We can’t forget, or indeed ignore, the role of people in the complex equation of wildlife management. People have created this highly modified landscape. People have the privilege of harvesting our natural resources. People today have an obligation to manage the landscape and our natural resources. We also have an incredible opportunity. With access to technology to gather facts and data, we are more connected than we have ever been and can share knowledge and information. That connectivity we enjoy today provides us with access to world best practice in habitat and wildlife management.

Australia provides an incredible landscape and diverse climate that gives us the opportunity to bring these aspects together. However that’s not to say we need collaboration, in fact we need to be wary of collaboration unless it delivers practical results that create a tangible benefit, and doesn’t provide the excuse for people to engage in activism, rather than focusing on real outcomes.

FGA is a hunter organisation but we are heavily invested in conservation, always have been, we want science and public policy that supports better habitat for wildlife and for us – the people in the equation, to utilise. In the Australian context our priority remains on an increased commitment to habitat and water for our native waterfowl. Complemented by the gathering of data and real insight to build greater knowledge of our Australian waterfowl, leads to the opportunity to manage a dynamic population. This is in contrast to managing population dynamics. Underpinned with a cohesive strategy and an adaptive resource management model, that integrates research and monitoring in a systems approach. The opportunity is here to embrace technology such as drones, remote tracking devices, game cameras, satellite imagery of hydrology. However, it is critical that the data collected is designed for the purposes it will be used for; too often we find decisions on hunting in Australia are not based on data designed for game management.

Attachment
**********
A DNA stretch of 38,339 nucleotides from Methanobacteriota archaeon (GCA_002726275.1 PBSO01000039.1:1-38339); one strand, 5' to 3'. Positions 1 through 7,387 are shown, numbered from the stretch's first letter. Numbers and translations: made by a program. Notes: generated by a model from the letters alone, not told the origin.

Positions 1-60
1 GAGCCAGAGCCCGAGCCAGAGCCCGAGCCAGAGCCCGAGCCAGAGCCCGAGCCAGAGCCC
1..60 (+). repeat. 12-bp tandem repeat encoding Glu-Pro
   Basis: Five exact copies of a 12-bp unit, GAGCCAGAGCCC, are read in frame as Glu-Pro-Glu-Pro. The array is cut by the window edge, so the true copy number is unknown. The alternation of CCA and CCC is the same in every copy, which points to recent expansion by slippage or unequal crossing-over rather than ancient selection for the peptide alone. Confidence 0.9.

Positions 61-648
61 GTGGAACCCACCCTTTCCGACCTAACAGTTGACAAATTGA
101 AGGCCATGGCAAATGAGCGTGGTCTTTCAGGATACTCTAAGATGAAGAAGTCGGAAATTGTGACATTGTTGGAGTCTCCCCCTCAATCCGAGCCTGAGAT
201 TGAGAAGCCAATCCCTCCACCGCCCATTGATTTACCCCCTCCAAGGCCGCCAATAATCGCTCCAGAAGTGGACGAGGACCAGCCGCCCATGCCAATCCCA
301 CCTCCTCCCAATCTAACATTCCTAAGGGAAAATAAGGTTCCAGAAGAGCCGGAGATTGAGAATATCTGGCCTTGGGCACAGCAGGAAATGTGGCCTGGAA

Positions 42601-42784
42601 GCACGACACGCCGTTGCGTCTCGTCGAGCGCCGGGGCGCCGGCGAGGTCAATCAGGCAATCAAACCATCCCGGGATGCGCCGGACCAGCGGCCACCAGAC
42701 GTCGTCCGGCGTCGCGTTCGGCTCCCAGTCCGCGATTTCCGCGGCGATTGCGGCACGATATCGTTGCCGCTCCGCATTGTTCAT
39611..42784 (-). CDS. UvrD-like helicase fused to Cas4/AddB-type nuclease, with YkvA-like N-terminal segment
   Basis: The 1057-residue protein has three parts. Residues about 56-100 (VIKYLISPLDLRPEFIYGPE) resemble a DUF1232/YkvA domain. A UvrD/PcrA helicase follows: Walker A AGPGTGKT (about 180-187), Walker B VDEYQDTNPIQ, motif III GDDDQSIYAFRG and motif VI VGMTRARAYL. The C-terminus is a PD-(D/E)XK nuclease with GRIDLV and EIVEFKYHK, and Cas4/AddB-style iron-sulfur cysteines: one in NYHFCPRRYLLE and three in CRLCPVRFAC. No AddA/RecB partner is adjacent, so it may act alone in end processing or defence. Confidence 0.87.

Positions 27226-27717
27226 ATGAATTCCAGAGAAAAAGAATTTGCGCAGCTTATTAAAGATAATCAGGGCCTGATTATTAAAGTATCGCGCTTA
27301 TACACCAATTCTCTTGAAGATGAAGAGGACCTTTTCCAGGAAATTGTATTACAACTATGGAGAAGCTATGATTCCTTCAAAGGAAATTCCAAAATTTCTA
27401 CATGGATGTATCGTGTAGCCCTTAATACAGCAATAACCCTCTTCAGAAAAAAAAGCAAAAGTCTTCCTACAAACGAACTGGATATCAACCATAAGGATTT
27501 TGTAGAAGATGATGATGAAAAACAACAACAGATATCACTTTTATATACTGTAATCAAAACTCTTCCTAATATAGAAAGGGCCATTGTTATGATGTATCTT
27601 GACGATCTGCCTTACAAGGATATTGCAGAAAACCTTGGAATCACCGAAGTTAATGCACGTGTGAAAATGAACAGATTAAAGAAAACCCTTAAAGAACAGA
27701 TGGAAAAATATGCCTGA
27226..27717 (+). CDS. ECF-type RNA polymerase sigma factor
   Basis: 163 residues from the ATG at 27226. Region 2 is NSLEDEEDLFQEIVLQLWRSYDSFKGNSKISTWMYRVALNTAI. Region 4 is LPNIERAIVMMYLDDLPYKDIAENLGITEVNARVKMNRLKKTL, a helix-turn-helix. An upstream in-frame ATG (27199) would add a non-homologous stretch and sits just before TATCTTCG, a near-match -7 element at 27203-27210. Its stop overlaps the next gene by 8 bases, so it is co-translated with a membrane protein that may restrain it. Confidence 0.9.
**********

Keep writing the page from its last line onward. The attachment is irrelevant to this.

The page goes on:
We have the wonderful opportunity that comes with public land access for hunting, a diversity of game species, and a culture of hunting developed over many years that is underpinned with a conservation ethos. In Victoria, game is managed by a statutory authority, a first in this country. And yet we continue to work furiously to maintain the status quo in a highly politicised environment, where decisions are made by bureaucrats and politicians in capital cities. The debate remains fixed on whether to hunt ducks or not, rather than improving and creating more vital habitat for our Australian waterfowl. I experienced a wonderful visit to NZ for the 2016 duck opening, personally and professionally. My sincere thanks to everyone who made my visit so welcoming. I can still picture those mallards circling the hills beyond our maimai at the edge of a pristine wetland developed by keen hunters/conservationists, watching the birds as they make another pass and waiting expectantly with my fellow hunters and our canine companions.

David Macnab